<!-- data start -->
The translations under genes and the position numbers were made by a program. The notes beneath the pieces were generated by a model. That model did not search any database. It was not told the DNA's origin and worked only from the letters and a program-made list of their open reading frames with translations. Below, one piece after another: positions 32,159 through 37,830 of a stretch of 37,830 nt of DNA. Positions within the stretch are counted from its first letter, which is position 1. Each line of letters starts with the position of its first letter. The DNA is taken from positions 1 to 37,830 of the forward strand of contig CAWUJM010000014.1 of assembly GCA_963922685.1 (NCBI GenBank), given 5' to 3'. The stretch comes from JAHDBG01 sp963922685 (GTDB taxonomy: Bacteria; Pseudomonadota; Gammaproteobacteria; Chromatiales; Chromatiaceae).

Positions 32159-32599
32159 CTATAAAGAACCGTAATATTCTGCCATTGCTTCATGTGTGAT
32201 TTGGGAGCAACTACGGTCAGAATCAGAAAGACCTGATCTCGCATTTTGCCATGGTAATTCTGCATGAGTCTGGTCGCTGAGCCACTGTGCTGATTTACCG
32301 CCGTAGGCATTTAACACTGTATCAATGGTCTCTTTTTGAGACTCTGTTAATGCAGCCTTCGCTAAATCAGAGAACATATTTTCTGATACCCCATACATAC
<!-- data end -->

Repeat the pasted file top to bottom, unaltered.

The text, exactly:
The translations under genes and the position numbers were made by a program. The notes beneath the pieces were generated by a model. That model did not search any database. It was not told the DNA's origin and worked only from the letters and a program-made list of their open reading frames with translations. Below, one piece after another: positions 32,159 through 37,830 of a stretch of 37,830 nt of DNA. Positions within the stretch are counted from its first letter, which is position 1. Each line of letters starts with the position of its first letter. The DNA is taken from positions 1 to 37,830 of the forward strand of contig CAWUJM010000014.1 of assembly GCA_963922685.1 (NCBI GenBank), given 5' to 3'. The stretch comes from JAHDBG01 sp963922685 (GTDB taxonomy: Bacteria; Pseudomonadota; Gammaproteobacteria; Chromatiales; Chromatiaceae).

Positions 32159-32599
32159 CTATAAAGAACCGTAATATTCTGCCATTGCTTCATGTGTGAT
32201 TTGGGAGCAACTACGGTCAGAATCAGAAAGACCTGATCTCGCATTTTGCCATGGTAATTCTGCATGAGTCTGGTCGCTGAGCCACTGTGCTGATTTACCG
32301 CCGTAGGCATTTAACACTGTATCAATGGTCTCTTTTTGAGACTCTGTTAATGCAGCCTTCGCTAAATCAGAGAACATATTTTCTGATACCCCATACATAC